Turn Lining to Front

Lining over top

Edge stitch along the fold through all layers using a decorative stitch, if desired. A free-arm sewing machine makes easy work of this on the larger stocking. The smaller stocking you will need to stitch by hand. Press carefully.

7. Attach 4″ to 6″ long piece of trim or ribbon to the top corner edge for hanging. Hot glue or stitch any additional embellishments to the stocking front until you are pleased. Isn’t it darling?

These stockings are so much fun to make! Once you’ve made some for yourself, you’ll want to make them for everyone on your gift list this year. The tiny ones are precious on packages and the medium size ones make great hostess gifts. I’ve used them as place cards for dinner parties with the guests’ names peeking out of the stocking. Your guests will be so delighted when you tell them to take their stockings home.

Tiny Stocking

Tiny Stocking

2" Across Top and 5" Tall

2″ Across Top and 5″ Tall

Tiny

Great on a Gift Package

 

Check-out my etsy site for more ideas. Go to judymurrahdesigns.etsy.com.

Merry Christmas everyone from the Christmas Angel. Love, Judy

 

Play Date #10 Strip Pieced Christmas Star

July 25, 2014

 

I love everything that’s old: old friends, old times, old manners, old homes, old linens, and old traditions such as family and Christmas. As soon as school starts in the fall, I start thinking about finally having all our family together under one roof to celebrate a couple of days of Christmas.

Since the first year we were  married, I have made decorations for our home. It’s hard not to get them all out, but over the years I’ve been able to part with some of the more ragged things. However, each year Tommy and I put our very first tree top Angel in the tree somewhere. Even though she is too tattered and small for the top of the tree now, she still celebrates Christmas with us every year in the month of December.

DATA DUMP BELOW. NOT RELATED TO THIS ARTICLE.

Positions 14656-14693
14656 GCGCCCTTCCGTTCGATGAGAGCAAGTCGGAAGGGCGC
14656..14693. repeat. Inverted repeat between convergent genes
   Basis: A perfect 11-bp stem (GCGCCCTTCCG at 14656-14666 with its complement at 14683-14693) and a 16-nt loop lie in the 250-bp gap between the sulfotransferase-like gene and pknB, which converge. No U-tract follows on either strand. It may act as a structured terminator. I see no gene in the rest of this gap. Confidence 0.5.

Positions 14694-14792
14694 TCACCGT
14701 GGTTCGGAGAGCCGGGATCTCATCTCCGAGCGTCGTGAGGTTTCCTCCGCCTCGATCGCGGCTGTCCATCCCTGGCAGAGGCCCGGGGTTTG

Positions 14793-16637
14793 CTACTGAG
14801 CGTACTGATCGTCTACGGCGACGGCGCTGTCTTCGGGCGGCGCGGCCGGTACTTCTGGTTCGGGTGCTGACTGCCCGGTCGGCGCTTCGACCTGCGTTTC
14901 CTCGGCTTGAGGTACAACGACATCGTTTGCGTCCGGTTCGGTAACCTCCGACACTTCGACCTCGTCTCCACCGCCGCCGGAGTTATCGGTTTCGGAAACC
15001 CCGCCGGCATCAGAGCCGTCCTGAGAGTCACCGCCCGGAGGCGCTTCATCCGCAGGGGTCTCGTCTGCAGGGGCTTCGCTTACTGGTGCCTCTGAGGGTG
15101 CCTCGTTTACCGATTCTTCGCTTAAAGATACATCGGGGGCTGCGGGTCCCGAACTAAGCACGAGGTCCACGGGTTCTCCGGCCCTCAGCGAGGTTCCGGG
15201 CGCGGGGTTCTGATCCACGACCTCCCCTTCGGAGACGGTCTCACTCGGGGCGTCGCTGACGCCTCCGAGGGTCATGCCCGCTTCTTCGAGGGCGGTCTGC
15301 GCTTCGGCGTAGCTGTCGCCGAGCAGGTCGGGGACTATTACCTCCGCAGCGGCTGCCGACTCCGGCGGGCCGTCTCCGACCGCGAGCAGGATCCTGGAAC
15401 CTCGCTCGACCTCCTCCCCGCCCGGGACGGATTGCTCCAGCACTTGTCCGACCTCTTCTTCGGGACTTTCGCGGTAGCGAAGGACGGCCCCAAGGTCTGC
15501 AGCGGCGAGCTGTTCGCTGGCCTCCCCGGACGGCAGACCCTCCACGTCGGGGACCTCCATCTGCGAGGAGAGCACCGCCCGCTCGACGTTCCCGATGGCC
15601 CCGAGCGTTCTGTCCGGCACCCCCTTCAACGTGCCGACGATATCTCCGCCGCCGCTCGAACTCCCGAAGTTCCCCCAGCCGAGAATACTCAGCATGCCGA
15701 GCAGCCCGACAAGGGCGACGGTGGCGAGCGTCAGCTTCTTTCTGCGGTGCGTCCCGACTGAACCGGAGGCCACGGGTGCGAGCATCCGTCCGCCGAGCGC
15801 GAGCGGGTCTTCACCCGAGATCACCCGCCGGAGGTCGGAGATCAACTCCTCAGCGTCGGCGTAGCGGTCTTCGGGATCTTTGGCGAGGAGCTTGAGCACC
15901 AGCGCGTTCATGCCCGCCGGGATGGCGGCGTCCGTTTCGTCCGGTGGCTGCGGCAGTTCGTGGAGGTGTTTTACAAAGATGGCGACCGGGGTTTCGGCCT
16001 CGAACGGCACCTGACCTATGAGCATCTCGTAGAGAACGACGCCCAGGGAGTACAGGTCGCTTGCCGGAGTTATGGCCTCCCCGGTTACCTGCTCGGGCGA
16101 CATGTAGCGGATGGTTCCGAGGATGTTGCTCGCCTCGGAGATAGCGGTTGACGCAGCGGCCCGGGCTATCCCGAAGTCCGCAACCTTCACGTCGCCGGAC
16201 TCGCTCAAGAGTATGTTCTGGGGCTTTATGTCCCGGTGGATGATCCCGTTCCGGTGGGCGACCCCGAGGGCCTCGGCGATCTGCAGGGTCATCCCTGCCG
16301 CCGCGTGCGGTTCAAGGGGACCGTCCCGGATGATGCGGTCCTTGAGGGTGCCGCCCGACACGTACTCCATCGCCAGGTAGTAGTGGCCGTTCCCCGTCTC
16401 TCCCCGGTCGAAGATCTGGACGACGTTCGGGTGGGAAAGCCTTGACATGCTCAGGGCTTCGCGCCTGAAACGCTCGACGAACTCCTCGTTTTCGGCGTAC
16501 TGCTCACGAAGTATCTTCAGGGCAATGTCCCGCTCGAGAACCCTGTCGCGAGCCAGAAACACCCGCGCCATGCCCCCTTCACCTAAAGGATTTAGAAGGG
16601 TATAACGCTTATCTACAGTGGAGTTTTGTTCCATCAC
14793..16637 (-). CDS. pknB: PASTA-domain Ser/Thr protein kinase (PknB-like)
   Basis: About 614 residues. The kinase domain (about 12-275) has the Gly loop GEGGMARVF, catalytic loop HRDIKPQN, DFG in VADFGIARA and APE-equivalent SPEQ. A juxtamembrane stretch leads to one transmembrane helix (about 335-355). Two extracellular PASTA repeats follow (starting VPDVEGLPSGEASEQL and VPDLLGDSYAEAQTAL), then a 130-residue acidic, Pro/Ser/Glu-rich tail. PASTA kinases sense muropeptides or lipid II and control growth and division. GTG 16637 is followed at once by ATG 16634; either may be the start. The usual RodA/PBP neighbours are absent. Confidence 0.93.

Merry Christmas in July from Our House to Yours

Merry Christmas in July from Our Home to Yours

When it gets close to Christmas and we are in the Christmas spirit, it’s too late to start making holiday decorations. I like to start those projects in July. I call it Christmas in July. It’s so much more exciting to sew and to create when the stress of shopping, entertaining, and cooking is not nagging at our conscience.

So I decided to show you what I’m making right now for my etsy shop. Following are the directions if you also want to celebrate Christmas in July and sew along.

Strip Pieced Star

Strip Pieced Star

Strip Pieced Christmas Star

The supplies you need are simple, and you probably have them in your sewing room.

You will need fabric scraps, a cotton batting scrap, approximately 16″ square of backing fabric, scraps of trims and laces, 2/3 yard of ribbon for back tie and tab, a five-pointed star pattern, 4″ square fusible web, buttons, trinkets, and stuffing.

Gather scraps of fabric that compliment each other. I’ve made the stars in fabrics that lend themselves to subtle colors and also the traditional Christmas red and green.

Coordinating Fabric Scraps

Coordinating Fabric Scraps